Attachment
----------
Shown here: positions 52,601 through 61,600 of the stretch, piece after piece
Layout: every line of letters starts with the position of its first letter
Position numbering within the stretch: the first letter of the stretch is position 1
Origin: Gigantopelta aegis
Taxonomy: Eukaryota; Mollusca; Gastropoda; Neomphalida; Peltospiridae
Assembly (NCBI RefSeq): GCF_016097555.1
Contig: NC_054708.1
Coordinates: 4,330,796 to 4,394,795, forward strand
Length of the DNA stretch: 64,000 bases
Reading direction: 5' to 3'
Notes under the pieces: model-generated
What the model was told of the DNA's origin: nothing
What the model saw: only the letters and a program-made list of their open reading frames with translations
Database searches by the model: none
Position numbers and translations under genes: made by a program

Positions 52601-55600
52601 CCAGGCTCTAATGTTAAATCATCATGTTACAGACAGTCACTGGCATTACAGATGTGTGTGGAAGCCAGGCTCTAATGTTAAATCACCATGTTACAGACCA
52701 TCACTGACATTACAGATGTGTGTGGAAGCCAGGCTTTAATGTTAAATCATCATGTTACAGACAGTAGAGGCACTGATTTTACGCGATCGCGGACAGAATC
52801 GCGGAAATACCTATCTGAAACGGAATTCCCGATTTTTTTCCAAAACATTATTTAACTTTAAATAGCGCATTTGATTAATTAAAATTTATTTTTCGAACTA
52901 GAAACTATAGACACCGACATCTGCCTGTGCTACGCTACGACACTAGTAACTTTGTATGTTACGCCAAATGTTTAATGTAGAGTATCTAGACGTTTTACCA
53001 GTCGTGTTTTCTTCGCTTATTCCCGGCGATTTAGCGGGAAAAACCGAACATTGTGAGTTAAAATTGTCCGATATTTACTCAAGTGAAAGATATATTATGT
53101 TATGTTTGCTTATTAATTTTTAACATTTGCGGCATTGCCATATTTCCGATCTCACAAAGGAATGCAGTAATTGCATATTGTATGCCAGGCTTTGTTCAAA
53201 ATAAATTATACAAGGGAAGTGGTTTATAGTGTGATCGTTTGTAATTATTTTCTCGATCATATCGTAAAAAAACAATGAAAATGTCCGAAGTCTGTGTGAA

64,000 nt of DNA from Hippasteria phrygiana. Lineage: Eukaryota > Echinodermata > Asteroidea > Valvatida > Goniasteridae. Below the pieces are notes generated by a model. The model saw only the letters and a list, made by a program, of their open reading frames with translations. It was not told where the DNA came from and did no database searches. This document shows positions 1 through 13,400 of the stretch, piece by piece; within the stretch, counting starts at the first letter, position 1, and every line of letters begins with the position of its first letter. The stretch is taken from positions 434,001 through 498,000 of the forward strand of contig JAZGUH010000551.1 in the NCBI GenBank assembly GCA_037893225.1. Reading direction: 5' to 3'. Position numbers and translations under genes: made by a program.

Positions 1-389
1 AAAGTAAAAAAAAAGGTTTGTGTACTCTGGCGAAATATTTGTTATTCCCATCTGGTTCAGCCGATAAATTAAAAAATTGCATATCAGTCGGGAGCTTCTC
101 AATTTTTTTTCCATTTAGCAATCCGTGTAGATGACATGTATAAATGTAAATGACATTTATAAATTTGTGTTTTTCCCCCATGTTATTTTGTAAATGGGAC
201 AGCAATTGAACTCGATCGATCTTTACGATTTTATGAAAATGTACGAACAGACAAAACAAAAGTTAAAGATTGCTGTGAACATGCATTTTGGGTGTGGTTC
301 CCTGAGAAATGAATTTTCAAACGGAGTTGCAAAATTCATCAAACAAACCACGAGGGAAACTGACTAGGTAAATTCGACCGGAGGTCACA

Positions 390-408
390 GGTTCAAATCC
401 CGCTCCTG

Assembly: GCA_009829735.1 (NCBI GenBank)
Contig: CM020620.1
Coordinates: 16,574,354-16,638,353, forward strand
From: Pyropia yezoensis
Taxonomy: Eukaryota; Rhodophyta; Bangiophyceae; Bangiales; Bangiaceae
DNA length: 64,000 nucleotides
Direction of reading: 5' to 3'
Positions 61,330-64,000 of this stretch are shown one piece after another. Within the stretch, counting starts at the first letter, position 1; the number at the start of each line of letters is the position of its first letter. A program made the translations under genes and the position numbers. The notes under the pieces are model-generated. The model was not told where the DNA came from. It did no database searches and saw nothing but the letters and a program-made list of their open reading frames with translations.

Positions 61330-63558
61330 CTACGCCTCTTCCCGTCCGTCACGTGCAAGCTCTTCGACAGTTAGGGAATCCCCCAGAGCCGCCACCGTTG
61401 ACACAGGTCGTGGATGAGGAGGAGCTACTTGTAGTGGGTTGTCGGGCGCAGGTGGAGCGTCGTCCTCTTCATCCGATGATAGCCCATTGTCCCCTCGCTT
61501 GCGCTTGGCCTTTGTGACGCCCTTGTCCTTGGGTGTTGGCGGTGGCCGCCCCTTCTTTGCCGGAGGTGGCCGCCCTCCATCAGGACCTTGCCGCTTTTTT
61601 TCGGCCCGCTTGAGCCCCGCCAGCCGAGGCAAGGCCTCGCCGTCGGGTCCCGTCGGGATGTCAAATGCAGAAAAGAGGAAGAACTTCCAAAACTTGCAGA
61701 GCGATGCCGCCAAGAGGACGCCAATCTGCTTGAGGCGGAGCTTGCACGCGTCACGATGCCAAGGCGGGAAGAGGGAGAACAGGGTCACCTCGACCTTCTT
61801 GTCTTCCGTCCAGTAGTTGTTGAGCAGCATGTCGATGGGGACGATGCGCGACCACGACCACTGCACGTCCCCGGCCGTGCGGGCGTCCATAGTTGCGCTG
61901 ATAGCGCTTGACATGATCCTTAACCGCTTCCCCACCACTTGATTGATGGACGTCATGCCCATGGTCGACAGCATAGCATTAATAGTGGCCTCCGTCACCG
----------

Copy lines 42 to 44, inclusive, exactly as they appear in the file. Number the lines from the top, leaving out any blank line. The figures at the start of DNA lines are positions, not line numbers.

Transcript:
61330 CTACGCCTCTTCCCGTCCGTCACGTGCAAGCTCTTCGACAGTTAGGGAATCCCCCAGAGCCGCCACCGTTG
61401 ACACAGGTCGTGGATGAGGAGGAGCTACTTGTAGTGGGTTGTCGGGCGCAGGTGGAGCGTCGTCCTCTTCATCCGATGATAGCCCATTGTCCCCTCGCTT
61501 GCGCTTGGCCTTTGTGACGCCCTTGTCCTTGGGTGTTGGCGGTGGCCGCCCCTTCTTTGCCGGAGGTGGCCGCCCTCCATCAGGACCTTGCCGCTTTTTT